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parent = {
    child0: {
        data1:'foo',
        data2: 'bar'
    },
    child1: {
        data1:'foo',
        data2: 'bar'
    },
    child2: {
        data1:'foo',
        data2: 'bar'   
    }
}

At first I was thinking I would set a parent:child key since I will need that data individually of its siblings. In some instances though, I will need to return all of the data within parent.

Should I just put the whole object in a parent key?

Are there downsides to this if a lot of gets and sets may only be for one of it's children?

Is there a way to call all parent data with a parent:child schema?

Thanks!

share|improve this question
up vote 2 down vote accepted

Try a hash - that gives you HGET to get just one child and HGETALL to get all of them.

Storing the whole object as JSON in a single key is also valid though, and keeps your code simple if your usage is a good fit. If the numbers aren't too large, it may make sense to always retrieve the whole object even when you only need to display one child object.

The main reason to avoid storing complex objects in a single key is write conflicts - if two connections can modify different children of one object at the same time a hash will be much less trouble.

share|improve this answer
    
Ahh, yes, well all the children objects will be being edited at the same time. I should avoid this as much as possible on a single key? – fancy Sep 14 '11 at 23:54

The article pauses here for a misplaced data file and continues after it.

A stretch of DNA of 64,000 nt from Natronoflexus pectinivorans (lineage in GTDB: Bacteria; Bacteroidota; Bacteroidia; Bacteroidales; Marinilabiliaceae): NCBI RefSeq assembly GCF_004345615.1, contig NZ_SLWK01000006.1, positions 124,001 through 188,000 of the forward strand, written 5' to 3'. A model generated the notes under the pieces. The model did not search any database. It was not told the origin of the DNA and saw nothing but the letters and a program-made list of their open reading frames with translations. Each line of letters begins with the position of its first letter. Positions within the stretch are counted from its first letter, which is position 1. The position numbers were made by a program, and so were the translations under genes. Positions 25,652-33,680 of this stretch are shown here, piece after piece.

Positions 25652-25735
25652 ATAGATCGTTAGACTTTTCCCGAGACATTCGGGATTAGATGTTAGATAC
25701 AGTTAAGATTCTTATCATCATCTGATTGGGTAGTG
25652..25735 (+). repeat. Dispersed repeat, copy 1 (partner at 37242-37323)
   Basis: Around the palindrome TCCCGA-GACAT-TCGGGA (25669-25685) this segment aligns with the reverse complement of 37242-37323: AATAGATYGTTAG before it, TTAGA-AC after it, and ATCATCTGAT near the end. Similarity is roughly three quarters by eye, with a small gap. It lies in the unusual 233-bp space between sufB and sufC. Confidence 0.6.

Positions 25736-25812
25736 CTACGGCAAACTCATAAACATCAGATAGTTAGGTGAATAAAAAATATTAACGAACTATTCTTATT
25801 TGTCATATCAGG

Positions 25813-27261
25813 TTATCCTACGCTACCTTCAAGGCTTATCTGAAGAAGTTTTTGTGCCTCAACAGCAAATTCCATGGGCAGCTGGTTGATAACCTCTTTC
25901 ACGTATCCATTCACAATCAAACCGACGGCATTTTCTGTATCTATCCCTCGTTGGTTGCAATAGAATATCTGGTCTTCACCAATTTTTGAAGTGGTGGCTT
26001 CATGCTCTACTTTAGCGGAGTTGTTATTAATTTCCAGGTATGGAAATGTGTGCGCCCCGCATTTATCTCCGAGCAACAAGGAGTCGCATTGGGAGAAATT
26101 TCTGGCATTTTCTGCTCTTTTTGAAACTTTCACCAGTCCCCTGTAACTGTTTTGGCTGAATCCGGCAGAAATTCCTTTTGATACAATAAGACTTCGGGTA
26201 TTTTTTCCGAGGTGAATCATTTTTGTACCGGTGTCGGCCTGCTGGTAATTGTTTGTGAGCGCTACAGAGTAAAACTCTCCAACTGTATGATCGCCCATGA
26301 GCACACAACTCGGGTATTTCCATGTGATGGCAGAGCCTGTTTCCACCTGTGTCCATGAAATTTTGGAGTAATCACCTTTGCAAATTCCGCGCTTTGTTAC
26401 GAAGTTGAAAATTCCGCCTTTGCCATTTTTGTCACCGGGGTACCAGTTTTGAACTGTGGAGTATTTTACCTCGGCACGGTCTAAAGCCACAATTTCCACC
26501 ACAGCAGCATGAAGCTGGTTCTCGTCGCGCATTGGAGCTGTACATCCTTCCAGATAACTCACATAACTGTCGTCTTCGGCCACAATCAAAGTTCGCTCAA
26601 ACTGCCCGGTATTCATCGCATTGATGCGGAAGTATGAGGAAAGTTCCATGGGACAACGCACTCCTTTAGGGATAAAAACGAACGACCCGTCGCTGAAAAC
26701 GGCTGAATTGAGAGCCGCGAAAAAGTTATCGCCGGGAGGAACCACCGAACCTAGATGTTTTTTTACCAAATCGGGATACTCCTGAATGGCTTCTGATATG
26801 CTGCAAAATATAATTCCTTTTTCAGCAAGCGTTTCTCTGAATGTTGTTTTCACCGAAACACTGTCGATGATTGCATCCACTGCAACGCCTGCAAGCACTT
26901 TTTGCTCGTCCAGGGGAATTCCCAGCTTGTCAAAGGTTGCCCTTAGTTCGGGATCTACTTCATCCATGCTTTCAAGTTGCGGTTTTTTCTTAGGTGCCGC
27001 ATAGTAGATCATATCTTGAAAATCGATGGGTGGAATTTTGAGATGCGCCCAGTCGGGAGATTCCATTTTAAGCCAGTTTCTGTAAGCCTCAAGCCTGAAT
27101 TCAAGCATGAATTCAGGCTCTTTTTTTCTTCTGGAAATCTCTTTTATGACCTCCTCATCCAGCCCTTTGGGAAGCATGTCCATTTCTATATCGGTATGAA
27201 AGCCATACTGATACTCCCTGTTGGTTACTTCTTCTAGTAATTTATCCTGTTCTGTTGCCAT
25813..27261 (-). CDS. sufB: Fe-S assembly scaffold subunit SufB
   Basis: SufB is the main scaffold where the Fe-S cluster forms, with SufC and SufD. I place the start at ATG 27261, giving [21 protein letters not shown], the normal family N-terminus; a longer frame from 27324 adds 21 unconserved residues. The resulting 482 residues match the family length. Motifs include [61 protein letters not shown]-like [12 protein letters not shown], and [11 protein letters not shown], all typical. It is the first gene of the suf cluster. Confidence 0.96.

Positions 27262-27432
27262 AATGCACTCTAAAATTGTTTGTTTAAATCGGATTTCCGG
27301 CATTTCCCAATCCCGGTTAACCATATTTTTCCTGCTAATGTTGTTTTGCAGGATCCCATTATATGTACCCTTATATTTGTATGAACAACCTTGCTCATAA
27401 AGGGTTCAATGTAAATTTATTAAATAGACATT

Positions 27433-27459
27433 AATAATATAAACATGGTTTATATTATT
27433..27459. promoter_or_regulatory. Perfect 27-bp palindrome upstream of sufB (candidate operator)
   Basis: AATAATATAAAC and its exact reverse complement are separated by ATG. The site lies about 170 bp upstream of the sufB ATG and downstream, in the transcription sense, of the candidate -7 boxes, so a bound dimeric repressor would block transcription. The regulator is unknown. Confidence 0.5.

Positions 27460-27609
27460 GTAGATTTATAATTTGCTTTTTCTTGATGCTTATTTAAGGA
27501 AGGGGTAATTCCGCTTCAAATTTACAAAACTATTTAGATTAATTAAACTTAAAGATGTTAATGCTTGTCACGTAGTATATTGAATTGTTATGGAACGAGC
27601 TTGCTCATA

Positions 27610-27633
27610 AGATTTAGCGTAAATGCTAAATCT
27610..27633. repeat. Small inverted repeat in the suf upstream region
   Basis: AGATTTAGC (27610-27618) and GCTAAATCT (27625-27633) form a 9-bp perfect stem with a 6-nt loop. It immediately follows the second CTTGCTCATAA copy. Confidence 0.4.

yes - redis is fast enough that conflicts aren't that likely, but they will happen at the least convenient point and cause difficult to find bugs. With a hash or multiple keys each item is independent so conflicts are impossible. – Tom Clarkson Sep 15 '11 at 0:18
    
Ah ok so if I use the hash features that will mitigate conflicts when two different children are being changed at the same time? – fancy Sep 15 '11 at 0:24
    
right, since redis handles them with separate atomic commands you only have to handle the possibility of two users modifying the same child, which is far less likely. – Tom Clarkson Sep 15 '11 at 0:28
    
awesome. thanks – fancy Sep 15 '11 at 0:58

You might consider taking advantage of the hash data type. Using the parent as a key to the hash and using (HGET key field) for a particular child or (HKEYS key) for all the children.

It would be interesting if someone would post benchmarks for hash commands HSET and HGET. The benchmarks for the list operations (LPUSH 88109.25 /sec) are (~23%) slower though (SET 114293.71 /sec). Presumably HSET is yet slower though listed O(1).

So I think you would speed optimize the decision by looking at the ratio of full family requests to individual child request in your code.

share|improve this answer
    
Thanks for the advice. What if child processes will inherently be getting set at the same time. Can HGET/HSET manage these discrepancies? – fancy Sep 15 '11 at 0:01
    
Though I first thought you were talking about transactions, I think the HMSET command is what you are looking for when setting multiple hash values (children) at the same time. – Charles Short Sep 15 '11 at 0:37

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